Some believe the UAE would not have taken this step without a nudge and a nod from Saudi Arabia. The two countries are not doing anything meaningful these days without consulting each other. Their heir princes, who direct the shootings in the two capitals, are the best friends. While an open Saudi peace treaty with Israel is unlikely to be imminent as the cost of its reputation as guardian of two of Islam’s holiest shrines would take a big hit, their other Arab friends such as Bahrain and Oman may well be in the queue.

What was the global reaction to this event? The UN and its Secretary General Antonio Guterres, barely able, on the one hand, to overshadow the White House, its provider of financial means, and on the other hand, to oppose any peace treaty where whatever, have cleverly linked “normalization” to the hope of a two-state settlement of the Palestinian question. But Abu Dhabi surely realized that the United States was too divided to satisfy all parties, when Trump’s rival Joe Biden, unable to offend Israel and at the same time unwilling to give it any credit, mainly focused on the key issue of annexation. He said: “Annexation would be a blow to the cause of peace, which is why I oppose it now and I will oppose it as president.”

Much of the rest of the OIC, led by Palestinian President Mahmoud Abbas, opposed it. Abbas outright denounced the deal. Famous Palestinian negotiator Hanan Ashrafi called it a “clearance sale by friends”. Rejecting the Accord, Hamas saw it as serving the “Zionist narrative.” Iran, a sworn enemy of Arab monarchies and sheikhs (with the exception of Qatar – these are the intricacies of intricate intramural policies in the Middle East), called UAE action “strategic stupidity “and likened it to” stabbing the Palestinians in the back. “An equally livid Turkey has declared that” history will not forget and never forgive the hypocritical behavior of the UAE. ” East, near my perch in Singapore, Jakarta and Kuala Lumpur, officials have so far remained silent, although former Malaysian Prime Minister Mahathir has called the deal a “step backwards for peace” , and warned that it would “divide the Muslim world into warring factions”, with the Israelis adding “fuel to the fire”.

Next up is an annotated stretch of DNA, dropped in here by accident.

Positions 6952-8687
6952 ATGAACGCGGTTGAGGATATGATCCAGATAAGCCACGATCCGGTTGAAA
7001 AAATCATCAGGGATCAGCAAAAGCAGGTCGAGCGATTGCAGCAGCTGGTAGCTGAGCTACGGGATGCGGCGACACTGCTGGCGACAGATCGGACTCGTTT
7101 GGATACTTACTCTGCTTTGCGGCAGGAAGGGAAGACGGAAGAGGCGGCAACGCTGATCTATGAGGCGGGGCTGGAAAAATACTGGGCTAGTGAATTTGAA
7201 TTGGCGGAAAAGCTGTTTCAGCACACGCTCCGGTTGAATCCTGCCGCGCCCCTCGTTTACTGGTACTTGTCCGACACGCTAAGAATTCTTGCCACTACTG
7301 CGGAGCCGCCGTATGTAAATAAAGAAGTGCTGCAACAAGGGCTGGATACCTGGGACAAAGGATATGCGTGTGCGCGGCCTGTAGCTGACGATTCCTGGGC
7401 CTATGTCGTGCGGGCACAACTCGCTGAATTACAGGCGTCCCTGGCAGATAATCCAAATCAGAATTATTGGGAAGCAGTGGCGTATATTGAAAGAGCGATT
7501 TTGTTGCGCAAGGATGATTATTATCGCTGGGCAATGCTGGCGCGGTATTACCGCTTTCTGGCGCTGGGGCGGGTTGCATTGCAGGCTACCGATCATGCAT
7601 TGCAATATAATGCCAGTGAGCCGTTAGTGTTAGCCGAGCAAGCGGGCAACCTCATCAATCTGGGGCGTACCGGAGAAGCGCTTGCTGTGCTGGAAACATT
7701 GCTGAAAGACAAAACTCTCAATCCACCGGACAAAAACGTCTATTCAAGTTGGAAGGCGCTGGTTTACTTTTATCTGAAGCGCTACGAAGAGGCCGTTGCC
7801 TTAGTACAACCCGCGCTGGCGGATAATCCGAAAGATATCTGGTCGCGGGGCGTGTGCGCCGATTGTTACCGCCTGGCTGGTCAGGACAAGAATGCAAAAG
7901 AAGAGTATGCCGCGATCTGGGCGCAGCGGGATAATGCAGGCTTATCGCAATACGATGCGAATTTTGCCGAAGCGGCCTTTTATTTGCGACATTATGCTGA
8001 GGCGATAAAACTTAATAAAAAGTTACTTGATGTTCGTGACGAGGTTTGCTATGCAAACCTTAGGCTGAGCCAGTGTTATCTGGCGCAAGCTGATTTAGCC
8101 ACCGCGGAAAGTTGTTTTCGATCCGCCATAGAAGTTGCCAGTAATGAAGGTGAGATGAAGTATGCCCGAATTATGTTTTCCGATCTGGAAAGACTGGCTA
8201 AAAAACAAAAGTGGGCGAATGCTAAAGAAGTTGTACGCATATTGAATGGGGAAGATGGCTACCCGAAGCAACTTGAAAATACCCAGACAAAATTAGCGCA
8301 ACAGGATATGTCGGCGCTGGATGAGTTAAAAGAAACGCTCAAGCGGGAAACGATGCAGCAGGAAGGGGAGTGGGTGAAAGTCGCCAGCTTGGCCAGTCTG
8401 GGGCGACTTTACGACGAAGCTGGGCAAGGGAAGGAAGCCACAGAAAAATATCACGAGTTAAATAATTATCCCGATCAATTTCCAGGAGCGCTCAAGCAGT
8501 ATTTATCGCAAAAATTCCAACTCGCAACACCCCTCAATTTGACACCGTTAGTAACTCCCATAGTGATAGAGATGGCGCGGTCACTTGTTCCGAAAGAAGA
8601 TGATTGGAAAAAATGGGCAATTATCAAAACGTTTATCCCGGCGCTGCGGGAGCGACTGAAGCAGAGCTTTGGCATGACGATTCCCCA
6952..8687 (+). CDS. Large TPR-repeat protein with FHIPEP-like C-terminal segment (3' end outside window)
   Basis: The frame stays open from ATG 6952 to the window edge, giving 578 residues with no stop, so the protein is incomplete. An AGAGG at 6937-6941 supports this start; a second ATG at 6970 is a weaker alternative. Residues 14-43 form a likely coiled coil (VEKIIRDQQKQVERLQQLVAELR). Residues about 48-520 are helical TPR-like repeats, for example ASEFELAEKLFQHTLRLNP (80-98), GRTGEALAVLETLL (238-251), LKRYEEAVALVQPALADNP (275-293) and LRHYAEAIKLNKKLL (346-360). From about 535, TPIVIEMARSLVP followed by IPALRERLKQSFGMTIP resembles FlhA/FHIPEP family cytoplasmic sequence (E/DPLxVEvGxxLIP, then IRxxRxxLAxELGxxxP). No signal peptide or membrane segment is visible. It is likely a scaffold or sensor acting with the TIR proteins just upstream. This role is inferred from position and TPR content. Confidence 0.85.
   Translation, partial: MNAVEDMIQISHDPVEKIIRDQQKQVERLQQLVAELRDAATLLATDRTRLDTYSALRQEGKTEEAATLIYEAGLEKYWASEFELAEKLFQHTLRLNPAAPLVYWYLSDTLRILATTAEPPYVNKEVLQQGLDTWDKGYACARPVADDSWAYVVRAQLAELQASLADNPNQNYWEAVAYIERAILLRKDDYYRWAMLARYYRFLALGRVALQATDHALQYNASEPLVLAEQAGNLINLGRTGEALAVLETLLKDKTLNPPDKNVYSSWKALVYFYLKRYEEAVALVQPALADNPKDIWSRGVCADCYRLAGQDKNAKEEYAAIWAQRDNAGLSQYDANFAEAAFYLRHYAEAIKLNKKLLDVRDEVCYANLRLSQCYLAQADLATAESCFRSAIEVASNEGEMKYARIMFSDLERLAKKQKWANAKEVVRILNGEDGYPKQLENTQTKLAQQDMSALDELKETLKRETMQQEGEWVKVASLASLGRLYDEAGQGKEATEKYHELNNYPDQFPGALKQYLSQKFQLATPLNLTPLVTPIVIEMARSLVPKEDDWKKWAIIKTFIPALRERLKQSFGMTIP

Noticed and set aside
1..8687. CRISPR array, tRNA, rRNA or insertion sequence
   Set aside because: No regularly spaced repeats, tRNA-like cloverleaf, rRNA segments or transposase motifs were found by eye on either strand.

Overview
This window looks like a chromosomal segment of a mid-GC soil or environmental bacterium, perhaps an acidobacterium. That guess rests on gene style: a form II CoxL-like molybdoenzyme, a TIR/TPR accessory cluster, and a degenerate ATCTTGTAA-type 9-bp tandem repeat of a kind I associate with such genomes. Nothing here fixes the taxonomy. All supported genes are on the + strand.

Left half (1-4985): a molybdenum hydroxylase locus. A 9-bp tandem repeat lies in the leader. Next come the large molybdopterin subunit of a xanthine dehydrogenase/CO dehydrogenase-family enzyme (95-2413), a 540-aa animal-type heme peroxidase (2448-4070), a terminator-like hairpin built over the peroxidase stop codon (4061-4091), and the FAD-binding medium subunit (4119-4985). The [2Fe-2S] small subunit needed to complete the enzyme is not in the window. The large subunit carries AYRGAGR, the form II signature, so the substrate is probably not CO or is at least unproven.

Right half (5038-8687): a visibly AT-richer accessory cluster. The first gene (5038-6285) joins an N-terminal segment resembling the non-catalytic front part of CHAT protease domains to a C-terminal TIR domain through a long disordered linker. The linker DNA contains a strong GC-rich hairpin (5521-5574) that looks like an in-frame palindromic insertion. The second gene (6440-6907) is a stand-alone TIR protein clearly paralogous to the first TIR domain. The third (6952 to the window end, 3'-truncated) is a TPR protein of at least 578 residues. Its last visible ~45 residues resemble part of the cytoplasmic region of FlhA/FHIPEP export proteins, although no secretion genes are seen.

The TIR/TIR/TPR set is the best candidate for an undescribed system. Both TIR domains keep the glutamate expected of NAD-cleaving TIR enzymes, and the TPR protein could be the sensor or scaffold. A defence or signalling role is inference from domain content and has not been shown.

In South Asia, Pakistan, poor but powerful, had to be and was more discreet. Prime Minister Imran Khan, whose voice carries weight in the OIC but whose stock market might be light without Saudi and Emirati support, did not speak as in writing, but the Foreign Ministry in Islamabad issued a carefully crafted and calibrated statement. He said the agreement “has far-reaching implications” and that “Pakistan has a steadfast commitment to the full realization of the legitimate rights of the Palestinian people, including the right to self-determination”, obviously keeping in mind the mind the Kashmiris. He added that “Pakistan’s approach will be guided by our assessment of how the rights and aspirations of Palestinians are being respected, and how regional peace, security and stability are preserved.” Like motherhood, no one could dispute this line of sentiment.

In the meantime, the average Palestinian must ask himself whether, for him, the Abrahamic Accord, the day after the feast of Eid-ul-Adha, would turn into an Abrahamic sacrifice!

Dr Iftekhar Ahmed Chowdhury is Principal Investigator at the Institute of South Asia Studies at the National University of Singapore. He is a former Foreign Adviser (Minister of Foreign Affairs) of Bangladesh and Chairman of the Cosmos Foundation Bangladesh. The opinions expressed in the article are his own. He can be reached at: isasiac @

This story was originally posted by Dhaka Courier.